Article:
A Government consultation on the collection of standard statistics on abortion may seem like a pretty dry and uncontroversial topic. And indeed it mostly is. However there are two important – and more controversial issues – which the collection of these statistics raises.
One is the unexplained but very concerning discrepancy in the data for babies aborted for fetal disability. It seems that the numbers of babies aborted for fetal disability may be massively under reported. This means that the Department of Health is reporting on less than half of the abortions carried out for trisomy 13, 18 or 21. For more on this issue see here.
The second issue has received little publicity but is nonetheless equally concerning and needs highlighting.
Many abortions carried out in England and Wales are not properly recorded on women’s health records. There is no record of them for future hospital stays or other medical treatment and care, and there is no opportunity for any linkage research to be carried out to follow up the outcomes of abortion on these women.
With over 200,000 abortions per year, in the UK, this data is vitally important in order to test the UK evidence of sequelae from abortion.
The problem arises because many abortions commissioned outside of the NHS are undertaken without use of the NHS personal number. The commissioned providers of abortion in England (mainly BPAS and Marie Stopes) are not routinely required to record the patient’s NHS number, thus subsequent women’s health events cannot easily be linked backed to the abortion, and longitudinal research is almost impossible.
The result of this lack of data is that the outcomes of abortion, and possible side effects (eg. a possible subsequent premature birth, mental health problems, infertility or other trauma) cannot be easily tracked in England.
This puts England well behind the rest of Europe regarding this evidence, including behind Scotland. In Scotland abortions are largely undertaken within the NHS, so good record linkage is available.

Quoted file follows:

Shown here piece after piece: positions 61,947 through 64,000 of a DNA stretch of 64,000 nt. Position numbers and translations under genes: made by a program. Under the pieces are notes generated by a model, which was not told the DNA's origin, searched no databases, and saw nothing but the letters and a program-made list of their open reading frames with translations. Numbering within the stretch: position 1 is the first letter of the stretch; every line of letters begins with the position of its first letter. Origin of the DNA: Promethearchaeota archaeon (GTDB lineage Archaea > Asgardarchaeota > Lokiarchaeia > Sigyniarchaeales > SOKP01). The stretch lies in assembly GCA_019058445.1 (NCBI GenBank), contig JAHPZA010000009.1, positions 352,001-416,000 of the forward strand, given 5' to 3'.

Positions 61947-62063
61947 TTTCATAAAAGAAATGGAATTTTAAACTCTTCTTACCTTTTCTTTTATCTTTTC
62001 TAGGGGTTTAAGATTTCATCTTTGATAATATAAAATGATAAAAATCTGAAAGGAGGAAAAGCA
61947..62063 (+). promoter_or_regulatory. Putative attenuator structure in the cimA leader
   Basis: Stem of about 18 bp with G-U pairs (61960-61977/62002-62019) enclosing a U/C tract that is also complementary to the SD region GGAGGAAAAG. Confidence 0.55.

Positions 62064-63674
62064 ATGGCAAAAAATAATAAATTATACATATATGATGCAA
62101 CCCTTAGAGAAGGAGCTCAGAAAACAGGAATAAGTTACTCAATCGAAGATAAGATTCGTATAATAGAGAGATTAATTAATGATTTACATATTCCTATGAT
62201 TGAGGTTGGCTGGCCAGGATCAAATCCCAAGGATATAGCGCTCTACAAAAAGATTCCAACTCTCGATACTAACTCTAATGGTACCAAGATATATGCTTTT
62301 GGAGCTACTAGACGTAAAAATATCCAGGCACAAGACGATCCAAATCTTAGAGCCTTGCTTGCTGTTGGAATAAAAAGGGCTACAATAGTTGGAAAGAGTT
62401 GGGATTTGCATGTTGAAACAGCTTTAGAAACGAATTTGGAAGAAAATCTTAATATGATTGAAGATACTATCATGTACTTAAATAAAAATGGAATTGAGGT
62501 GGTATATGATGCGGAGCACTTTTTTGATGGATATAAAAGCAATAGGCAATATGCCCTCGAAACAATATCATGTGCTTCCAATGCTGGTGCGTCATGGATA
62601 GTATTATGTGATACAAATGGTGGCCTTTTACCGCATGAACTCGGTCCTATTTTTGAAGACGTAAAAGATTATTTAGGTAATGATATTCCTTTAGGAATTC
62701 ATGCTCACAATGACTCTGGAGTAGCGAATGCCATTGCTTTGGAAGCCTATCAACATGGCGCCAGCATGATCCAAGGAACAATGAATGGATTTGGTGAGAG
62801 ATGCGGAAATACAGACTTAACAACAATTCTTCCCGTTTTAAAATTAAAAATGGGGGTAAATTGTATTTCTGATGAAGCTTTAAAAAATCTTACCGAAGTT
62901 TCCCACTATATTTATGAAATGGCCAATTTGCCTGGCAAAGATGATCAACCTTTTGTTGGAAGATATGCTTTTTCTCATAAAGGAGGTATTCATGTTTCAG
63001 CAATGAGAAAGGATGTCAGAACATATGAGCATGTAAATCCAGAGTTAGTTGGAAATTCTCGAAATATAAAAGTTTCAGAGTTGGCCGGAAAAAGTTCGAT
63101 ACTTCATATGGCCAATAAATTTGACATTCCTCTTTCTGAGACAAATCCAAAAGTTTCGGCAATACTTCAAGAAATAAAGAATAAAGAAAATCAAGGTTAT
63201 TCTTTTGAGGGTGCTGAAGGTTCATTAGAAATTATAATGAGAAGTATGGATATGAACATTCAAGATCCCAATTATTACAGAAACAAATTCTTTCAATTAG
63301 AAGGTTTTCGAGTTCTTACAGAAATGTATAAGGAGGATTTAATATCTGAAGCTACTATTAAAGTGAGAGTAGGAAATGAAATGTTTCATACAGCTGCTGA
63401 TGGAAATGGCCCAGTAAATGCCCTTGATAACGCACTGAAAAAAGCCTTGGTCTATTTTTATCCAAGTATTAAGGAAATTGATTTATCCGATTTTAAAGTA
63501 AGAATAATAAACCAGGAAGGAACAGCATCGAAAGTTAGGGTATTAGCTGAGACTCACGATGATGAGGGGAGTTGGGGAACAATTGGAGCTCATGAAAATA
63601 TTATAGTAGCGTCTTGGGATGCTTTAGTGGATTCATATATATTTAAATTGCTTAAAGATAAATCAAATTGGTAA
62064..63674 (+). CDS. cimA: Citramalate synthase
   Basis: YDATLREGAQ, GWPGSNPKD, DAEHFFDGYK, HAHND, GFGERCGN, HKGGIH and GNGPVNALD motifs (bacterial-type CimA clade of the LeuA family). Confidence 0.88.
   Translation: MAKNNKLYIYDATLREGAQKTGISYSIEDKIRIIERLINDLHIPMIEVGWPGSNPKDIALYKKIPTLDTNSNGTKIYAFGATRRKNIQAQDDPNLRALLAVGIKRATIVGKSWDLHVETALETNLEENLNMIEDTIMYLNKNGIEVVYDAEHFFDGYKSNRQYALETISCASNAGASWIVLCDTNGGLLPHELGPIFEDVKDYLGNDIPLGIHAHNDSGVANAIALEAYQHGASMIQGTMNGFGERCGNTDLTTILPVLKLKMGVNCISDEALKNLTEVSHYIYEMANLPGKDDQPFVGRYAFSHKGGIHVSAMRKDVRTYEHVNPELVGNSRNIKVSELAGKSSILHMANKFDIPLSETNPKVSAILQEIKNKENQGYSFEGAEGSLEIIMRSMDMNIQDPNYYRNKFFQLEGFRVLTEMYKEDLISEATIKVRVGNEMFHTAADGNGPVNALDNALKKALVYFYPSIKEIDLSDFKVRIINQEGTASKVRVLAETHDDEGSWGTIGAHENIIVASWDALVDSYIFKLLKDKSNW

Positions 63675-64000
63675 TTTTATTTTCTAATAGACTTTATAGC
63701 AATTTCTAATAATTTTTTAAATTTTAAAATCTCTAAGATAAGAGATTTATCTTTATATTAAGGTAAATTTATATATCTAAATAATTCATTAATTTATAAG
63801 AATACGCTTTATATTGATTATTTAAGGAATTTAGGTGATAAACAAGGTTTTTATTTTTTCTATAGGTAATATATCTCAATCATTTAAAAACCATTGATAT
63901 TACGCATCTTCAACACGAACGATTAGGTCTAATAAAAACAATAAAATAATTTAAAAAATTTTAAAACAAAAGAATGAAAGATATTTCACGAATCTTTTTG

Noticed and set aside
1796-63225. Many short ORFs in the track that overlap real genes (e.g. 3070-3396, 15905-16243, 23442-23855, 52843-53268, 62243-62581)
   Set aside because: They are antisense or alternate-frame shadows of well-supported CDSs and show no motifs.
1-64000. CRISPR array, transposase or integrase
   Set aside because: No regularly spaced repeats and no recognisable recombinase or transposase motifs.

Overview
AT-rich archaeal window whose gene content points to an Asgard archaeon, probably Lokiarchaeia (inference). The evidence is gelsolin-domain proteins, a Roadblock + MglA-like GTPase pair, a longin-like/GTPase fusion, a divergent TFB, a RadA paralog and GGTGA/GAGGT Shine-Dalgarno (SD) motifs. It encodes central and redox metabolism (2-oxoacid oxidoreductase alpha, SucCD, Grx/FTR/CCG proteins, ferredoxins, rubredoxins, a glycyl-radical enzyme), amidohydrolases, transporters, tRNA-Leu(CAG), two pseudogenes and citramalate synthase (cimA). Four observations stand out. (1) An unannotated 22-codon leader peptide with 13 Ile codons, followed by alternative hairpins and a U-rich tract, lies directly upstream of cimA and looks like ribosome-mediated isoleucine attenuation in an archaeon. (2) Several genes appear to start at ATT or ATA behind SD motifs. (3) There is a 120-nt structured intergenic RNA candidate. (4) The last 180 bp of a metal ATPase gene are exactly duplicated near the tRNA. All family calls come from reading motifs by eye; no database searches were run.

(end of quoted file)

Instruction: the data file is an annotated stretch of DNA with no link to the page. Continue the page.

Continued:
In 1991 the NHS funded 9,197 abortions carried out by the private sector – just 10% of abortions in the private sector. However by 2010 the NHS funded 111,775 abortions carried out by the private sector – 93% of all abortions carried out by the private sector.
The growth of NHS-funded but privately-provided abortions entirely accounted for this massive increase.
By 2010 more NHS abortions were carried out in the private sector than within the NHS in England and Wales (59%). Hence the problem with data collection, as there is no routine record keeping of the NHS number for the large numbers of abortions taking place in the private sector.
The NHS number is an administrative identifier. NHS guidance on the number states that: ‘The key purpose of the NHS Number Standards is to improve patient safety by using the NHS Number to link patients to their records. The NHS Number should be present in all active patient records and determined as early as possible in the episode of care. The NHS Number is the only National Unique Patient Identifier in operation in the NHS at this time. The use of the NHS Number is fundamental to improving patient safety across all care settings.’
A fact sheet for NHS staff says that it is:
‘The key to sharing patient information safely, efficiently and accurately between NHS organisations and its partners; including wrist bands, patient records, referrals, correspondence and results across GP, community, secondary and social care for every care episode and pathway for each patient.’
‘An efficient and effective tool used to integrate health records and help clinicians form a complete set of clinical information for every patient.’
In contrast to abortion, nearly all other procedures commissioned by the NHS require the NHS number to be used for private procedures.
Of course, it could be argued that women undergoing abortion require complete confidentiality and privacy protection, and might be identified through the collection of data via the NHS number.
However, all good epidemiological longitudinal research is confidential, which would include research on the outcomes of abortion linkage with the female health record. Moreover, Finland has had a computerised abortion registry since 1983 and Denmark since 1973 – a combined total of 70 years data entry – with NO breaches of confidentiality.
Routine record keeping of the NHS number for each abortion should be put in place, as for any other female operation, in order to hold all providers accountable for the healthcare outcomes of their patients, to enable linkage of female patients to any other time in hospital in their life and to collect longitudinal studies of patient outcomes from abortion for routine research.
The problem is, we have the means to change this, but not the political will, while publicly-funded private abortion providers enjoy a stranglehold over the abortion industry.